If I quit Hess, are they allowed to withold my pay?

Hi, i’ve been in Taiwan for almost 2 months now and haven’t been able to find an English teaching job as a native speaker. Almost everyday I sit in refreshing the same pages hoping something new will pop up. I’ve had a few interviews but the schools seem just awful.

I’m thinking of joining Hess as they have offered me $680 per hour for a minimum of 20 hours, but after hearing so many horror stories i’m also reluctant, but desperate times call for desperate measures. After agreeing to commit for one year, if the school is as bad as most reviews of Hess i’m wondering how difficult it would be to quit and if they are allowed to withhold my last pay? (If I give them warning when I quit)

FYI, I don’t intend to quit but I like to have the option of knowing I can be freed if I need to.

I was also told they might be able to make it not possible for me to get another job straight away and I would need to wait for the full year contract to end too. Is this correct?

Thanks, Bri

It’s illegal to hold back owed pay. Just make sure you give at least 2 weeks notice, since it is considered part time job. I think the breaking contract fee is more of a threat to make people complete yearly contracts. I really hope others can comment on that too.

I don’t know about HESS specifically, but usually buxibans and schools ask you for a 60 to 90 day grace period if you want to break a contract early, so they have enough time to find a replacement. I think if you honor that contractual request, most places won’t try to make trouble for you after you leave.

As an aside, HESS is a huge chain and its schools likely vary greatly in quality. I’d go in with an open mind and at least give it a chance before you start gaming out an exit strategy.

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20 teaching hours would be a full-time contract and no way would any school be okay with a two week notice. They usually require 90 days notice.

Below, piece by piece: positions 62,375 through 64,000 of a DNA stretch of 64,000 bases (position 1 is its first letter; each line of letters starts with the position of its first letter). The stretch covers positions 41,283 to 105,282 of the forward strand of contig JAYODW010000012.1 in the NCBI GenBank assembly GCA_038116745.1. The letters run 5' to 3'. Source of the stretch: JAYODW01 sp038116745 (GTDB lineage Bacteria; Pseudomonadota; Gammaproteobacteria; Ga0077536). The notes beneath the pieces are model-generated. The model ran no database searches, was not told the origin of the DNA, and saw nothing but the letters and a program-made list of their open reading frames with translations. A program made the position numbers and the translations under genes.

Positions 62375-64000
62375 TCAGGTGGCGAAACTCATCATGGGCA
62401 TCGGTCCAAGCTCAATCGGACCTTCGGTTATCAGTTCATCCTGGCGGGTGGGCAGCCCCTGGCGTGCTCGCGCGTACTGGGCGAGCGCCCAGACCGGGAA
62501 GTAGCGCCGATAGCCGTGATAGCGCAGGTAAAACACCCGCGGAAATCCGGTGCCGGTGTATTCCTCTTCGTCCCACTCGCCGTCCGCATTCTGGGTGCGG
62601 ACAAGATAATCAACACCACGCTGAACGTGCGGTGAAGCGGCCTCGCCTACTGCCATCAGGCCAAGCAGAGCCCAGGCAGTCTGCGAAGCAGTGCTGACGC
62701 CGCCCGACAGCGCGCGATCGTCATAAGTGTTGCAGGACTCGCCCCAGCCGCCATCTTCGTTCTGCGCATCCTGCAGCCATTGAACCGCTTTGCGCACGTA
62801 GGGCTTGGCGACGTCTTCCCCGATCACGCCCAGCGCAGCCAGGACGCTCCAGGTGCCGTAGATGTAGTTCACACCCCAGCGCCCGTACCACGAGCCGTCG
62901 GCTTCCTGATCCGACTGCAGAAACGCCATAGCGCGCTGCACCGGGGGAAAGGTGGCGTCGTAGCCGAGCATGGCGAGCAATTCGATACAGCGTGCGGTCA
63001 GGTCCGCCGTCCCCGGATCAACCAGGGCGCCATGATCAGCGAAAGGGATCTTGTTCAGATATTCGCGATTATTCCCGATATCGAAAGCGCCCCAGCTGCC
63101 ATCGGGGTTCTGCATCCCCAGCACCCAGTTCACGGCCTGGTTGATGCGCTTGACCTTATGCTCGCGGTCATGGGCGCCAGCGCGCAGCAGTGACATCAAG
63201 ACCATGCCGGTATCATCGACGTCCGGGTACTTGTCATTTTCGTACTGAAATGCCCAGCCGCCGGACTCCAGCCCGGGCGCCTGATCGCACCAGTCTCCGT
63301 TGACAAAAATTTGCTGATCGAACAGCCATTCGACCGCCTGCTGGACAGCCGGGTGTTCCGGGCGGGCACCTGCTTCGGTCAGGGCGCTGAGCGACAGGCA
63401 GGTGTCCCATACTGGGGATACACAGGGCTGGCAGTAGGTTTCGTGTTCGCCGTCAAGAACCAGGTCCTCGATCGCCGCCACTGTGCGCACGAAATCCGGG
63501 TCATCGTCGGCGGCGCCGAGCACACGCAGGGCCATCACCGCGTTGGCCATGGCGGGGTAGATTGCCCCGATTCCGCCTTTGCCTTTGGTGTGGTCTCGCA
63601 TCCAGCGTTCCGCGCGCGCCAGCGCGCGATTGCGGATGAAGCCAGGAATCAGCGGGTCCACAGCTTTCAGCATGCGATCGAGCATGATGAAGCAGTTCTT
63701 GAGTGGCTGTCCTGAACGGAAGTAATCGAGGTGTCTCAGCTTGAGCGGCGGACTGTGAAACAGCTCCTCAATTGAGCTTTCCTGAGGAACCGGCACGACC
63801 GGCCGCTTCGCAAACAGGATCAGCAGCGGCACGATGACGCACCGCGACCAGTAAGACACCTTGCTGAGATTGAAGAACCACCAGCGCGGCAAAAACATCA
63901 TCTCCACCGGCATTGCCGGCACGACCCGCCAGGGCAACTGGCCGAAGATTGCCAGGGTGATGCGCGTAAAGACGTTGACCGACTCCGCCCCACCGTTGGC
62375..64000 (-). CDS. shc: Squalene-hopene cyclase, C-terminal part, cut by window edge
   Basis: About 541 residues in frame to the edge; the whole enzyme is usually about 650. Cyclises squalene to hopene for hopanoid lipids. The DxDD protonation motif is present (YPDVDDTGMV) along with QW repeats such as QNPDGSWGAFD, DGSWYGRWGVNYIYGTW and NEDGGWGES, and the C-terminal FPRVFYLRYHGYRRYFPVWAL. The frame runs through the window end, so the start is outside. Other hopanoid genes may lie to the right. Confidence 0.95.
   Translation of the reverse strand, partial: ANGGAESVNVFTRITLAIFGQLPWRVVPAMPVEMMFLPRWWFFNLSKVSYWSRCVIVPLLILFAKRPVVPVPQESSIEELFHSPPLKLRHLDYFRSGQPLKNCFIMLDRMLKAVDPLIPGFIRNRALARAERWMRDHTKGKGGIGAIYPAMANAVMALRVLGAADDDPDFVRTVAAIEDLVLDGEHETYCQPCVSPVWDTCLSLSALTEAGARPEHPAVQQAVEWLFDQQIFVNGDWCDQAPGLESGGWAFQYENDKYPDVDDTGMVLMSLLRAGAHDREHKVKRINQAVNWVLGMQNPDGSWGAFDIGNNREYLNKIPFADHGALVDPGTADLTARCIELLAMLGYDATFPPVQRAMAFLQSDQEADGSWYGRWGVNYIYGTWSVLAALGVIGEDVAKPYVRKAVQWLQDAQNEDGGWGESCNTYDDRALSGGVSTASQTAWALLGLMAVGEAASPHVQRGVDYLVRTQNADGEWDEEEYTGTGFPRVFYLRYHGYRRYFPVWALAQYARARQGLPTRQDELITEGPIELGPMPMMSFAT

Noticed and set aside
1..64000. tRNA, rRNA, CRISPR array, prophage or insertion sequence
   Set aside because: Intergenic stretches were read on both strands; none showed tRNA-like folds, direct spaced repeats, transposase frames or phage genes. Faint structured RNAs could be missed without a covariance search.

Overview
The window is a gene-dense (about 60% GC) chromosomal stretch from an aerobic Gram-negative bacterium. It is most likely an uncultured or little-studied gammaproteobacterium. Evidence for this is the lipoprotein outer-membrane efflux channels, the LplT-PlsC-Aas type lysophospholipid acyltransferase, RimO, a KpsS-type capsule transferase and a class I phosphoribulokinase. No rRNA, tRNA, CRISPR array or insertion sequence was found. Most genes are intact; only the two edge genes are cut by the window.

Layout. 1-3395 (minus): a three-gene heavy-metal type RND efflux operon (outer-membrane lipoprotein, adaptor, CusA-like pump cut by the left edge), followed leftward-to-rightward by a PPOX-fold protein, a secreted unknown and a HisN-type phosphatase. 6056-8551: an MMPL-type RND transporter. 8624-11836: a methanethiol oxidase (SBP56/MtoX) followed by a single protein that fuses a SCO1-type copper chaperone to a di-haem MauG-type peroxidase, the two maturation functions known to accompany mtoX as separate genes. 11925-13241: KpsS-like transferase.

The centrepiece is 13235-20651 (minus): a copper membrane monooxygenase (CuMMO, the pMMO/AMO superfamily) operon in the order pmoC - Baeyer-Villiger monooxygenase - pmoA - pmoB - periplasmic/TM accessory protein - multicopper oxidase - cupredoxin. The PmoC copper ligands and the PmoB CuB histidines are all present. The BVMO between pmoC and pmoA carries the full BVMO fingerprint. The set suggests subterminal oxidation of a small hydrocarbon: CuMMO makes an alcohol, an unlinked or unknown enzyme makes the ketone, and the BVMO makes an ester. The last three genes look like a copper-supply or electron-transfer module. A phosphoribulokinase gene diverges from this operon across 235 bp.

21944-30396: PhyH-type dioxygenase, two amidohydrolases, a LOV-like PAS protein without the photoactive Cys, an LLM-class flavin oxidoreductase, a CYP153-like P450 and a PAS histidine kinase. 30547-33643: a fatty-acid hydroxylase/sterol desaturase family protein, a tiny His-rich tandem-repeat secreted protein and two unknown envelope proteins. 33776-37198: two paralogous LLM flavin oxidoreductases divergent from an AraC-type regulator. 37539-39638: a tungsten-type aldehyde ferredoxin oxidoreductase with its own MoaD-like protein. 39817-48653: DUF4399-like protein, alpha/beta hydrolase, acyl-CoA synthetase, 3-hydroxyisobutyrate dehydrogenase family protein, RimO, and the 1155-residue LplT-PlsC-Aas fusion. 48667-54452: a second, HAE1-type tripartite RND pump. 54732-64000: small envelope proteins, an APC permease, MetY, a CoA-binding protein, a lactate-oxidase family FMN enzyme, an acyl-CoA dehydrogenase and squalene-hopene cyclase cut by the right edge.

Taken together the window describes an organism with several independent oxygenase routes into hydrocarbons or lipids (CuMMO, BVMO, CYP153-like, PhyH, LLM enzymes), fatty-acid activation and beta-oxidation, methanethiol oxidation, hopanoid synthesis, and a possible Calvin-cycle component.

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They say 20 minimum, but is that true in the first month or quickly after? Lots of friends have said, no. Companies post these lies. Some come through, but most lie to sell the guarantee. They don’t say, “we will pay you at least 20x4x680=54,400”. Rather they say they offer enough hours.

If the hours are listed in the contract they can’t break the rules of said contract. Plus work visas are dependent on a certain number of hours being given to the employee. I think it’s above 14, which is the dividing line between part-time employee and full time when it comes to teaching. Because at that point you’re being sponsored by your employer.

Have you pounded pavement at all in your search?


Is that advisable? I don’t think I’d work for a place that wasn’t organized enough to post an add online when they need a teacher. I’d also be afraid to get an offer from a place that ends up not being able to get a work permit for me.

Many a job has been found this way!

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I cold called to get my university job.